Re: JSP and Servlets
JSPs are servlets: when you call a JSP the app. server generates a servlet source code (you can look at it in the server's temporary directory) and compiles it. Knowing this, you will see that there's no difference between the two from the security point of view (unless you make JSP source code available to users; but then againg, this could happen to the servlet source code too).
Originally posted by c_monty
I am new to the Java environment and had a question(s) about JSP and Servlets.
It is my understanding that Servlets existed before JSP. Once JSP hit the scene, everything done in Servlets could be replicated in JSP (and then some).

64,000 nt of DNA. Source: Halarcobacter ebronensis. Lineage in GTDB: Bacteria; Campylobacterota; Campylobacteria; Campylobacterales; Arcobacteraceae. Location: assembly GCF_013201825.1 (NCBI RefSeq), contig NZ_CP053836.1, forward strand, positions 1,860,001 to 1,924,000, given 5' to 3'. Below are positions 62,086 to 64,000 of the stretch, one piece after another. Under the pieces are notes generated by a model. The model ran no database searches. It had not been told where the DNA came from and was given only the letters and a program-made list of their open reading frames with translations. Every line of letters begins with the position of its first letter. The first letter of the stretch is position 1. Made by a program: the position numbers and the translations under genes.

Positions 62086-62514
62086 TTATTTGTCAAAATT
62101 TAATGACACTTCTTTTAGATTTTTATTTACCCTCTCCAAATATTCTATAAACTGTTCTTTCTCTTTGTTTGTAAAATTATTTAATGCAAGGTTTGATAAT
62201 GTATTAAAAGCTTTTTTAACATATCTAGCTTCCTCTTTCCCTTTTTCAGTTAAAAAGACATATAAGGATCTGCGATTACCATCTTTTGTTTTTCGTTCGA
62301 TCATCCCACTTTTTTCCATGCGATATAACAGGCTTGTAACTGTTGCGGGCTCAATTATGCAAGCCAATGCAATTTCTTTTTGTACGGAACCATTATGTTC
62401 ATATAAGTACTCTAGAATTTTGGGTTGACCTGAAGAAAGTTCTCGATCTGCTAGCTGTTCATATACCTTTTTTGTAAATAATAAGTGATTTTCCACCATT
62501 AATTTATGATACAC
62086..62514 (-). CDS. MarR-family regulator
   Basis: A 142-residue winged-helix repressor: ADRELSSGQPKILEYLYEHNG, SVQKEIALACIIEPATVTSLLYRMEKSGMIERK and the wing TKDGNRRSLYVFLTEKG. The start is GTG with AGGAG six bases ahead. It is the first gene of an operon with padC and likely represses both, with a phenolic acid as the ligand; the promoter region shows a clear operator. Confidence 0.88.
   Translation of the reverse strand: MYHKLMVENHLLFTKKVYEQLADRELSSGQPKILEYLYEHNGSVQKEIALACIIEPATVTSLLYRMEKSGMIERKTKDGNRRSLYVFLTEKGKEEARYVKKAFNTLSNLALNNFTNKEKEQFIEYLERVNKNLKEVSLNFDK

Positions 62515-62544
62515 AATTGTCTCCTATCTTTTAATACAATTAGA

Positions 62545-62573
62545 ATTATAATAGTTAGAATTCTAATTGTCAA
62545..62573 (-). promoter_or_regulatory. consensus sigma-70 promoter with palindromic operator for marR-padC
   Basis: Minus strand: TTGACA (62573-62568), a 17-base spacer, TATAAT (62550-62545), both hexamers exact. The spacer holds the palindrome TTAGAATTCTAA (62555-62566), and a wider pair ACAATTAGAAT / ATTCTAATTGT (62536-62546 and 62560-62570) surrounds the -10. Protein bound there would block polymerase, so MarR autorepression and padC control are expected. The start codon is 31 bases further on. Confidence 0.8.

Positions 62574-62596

Is it 'normal' practice to have the two interact with each other, or would you normally choose one over the other but not both?
The reason I ask is becuase even though you are able to replicatie Servlet capabilities in JSP, if you use JDBC (for example) on your pages, you are in essence giving your web server permissions to sensitive areas . This is a security risk.
When you put your JDBC logic in a Servlet, you know where that servlet lives and that it's protected. In essence, the security risk is greatly reduced.
Unless my logic is foolish, how then do you do you facilitate the communication between JSP and Servlet?
Is it as easy as having the form action point to the servlet (<url-mapping>) and then having the servlet redirect based on the data submitted?
Interaction between servlets (including JSPs) is done by HTTP request redirection or forwarding, or, as with any Java class, by calling other class' methods.
"It does not work" is not a valid problem statement.